Think about the stories you hear about young Germans in the 1960s not being educated about the camps. It was the same for us. We were surrounded by this horrible history, and yet nobody talked about it. Mankato is the site of the largest mass execution in U.S. history shown below in an etching

Posted in First People Issues, History, White Supremacy | Leave a Comment »

The Use of “Ghetto Chic”

Posted by Jack Stephens on May 31, 2007

Wendi Muse, who writes for Racialicious, blogs about the term “ghetto chic:”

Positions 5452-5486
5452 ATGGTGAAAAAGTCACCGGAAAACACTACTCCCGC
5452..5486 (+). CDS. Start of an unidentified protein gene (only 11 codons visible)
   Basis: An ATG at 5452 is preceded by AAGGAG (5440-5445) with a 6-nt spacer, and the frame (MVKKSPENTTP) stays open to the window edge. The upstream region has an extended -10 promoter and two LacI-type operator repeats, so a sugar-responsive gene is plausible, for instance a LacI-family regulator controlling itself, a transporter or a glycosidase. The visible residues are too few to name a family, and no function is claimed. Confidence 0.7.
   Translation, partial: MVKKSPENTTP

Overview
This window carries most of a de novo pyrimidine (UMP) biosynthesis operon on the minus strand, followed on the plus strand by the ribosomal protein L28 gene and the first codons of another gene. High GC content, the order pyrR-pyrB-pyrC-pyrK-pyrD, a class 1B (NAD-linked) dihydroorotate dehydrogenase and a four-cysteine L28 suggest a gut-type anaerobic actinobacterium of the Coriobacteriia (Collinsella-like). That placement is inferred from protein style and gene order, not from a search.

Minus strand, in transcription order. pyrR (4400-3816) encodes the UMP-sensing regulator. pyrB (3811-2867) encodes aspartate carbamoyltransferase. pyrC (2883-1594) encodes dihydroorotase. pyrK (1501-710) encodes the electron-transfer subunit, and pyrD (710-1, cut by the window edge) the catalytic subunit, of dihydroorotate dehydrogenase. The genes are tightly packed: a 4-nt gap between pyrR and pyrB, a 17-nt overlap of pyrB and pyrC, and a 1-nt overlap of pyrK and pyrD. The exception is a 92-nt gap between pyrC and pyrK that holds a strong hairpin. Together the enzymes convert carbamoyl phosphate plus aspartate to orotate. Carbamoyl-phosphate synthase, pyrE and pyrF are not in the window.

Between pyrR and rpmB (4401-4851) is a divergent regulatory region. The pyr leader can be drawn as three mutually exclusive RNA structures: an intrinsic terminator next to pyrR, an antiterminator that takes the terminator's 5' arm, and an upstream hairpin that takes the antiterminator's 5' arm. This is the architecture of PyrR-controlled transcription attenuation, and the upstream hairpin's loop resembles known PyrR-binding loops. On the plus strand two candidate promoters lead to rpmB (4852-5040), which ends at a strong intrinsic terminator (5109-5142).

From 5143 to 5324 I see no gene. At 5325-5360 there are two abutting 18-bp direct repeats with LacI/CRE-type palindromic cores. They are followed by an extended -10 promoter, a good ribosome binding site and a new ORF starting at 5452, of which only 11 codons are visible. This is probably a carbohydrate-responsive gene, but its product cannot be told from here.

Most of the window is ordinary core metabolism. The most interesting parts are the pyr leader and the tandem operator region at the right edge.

Over time, the term “ghetto” has been used in a way that separates it from its history, a dark one of ethnic exclusion (i.e. forced isolation of Jewish communities) and government-sanctioned segregation (i.e. communities of color in the United States). Little thought is given to the true meaning of the word and how people ended up in ghettoes to begin with when it’s used. Along the same lines of a proposition made by Robert B. Moore in his essay “Racist Stereotyping in the English Language,” I’d like to make a little proposal of my own. Moore challenges typical methods of teaching and discussing the history of the United States by making his readers take a closer look at those who were oppressed in order to create it. He suggests that the “next time [we] write about slavery or read about it, try transposing all “slaves” into ‘African people held in captivity,’ ‘Black people forced to work for no pay,’ or ‘African people stolen from their families and societies.’” Imagine if we replaced “ghetto” with something like “the only place African-American men (who had fought for their country’s freedom from totalitarianism) and their families were allowed to live due to redlining, racist real estate monopolies, and restrictive covenants” when used as a noun. Or what about “a type of behavior I associate with the poor even though I don’t know anyone who lives in the projects or has had to struggle to make ends meet”/ “a style of dress that I associate with poor blacks and Latinos becauseI am racist and classist deep down inside, but cover it up by using this word instead of saying what I really mean because it’s more socially acceptable” when used as an adjective. So that’s a little harsh, but it would put a whole new spin on saying something or someone was “ghetto,” now wouldn’t it? It might make people think twice before applying it to any and everything that they deem as sub-par.